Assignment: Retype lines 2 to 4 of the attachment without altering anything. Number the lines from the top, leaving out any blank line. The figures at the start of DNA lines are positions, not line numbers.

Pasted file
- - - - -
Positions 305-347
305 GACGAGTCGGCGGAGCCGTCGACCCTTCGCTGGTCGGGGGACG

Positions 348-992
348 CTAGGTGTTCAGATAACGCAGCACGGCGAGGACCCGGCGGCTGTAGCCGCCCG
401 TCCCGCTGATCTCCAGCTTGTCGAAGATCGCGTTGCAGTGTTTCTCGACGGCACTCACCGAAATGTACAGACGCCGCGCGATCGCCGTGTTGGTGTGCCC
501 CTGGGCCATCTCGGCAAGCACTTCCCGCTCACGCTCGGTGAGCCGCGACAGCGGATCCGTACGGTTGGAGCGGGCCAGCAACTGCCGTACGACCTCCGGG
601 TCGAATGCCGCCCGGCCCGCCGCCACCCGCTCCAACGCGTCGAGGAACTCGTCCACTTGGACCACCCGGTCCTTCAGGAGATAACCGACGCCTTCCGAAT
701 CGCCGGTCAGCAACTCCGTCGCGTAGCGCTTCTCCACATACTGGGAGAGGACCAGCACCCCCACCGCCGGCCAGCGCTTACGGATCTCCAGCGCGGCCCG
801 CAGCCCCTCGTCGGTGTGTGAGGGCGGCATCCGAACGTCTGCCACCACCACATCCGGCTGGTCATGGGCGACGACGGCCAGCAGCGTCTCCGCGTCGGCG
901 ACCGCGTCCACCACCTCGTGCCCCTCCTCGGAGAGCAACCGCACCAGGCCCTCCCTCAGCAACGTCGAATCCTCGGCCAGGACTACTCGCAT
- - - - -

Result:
305 GACGAGTCGGCGGAGCCGTCGACCCTTCGCTGGTCGGGGGACG

Positions 348-992
348 CTAGGTGTTCAGATAACGCAGCACGGCGAGGACCCGGCGGCTGTAGCCGCCCG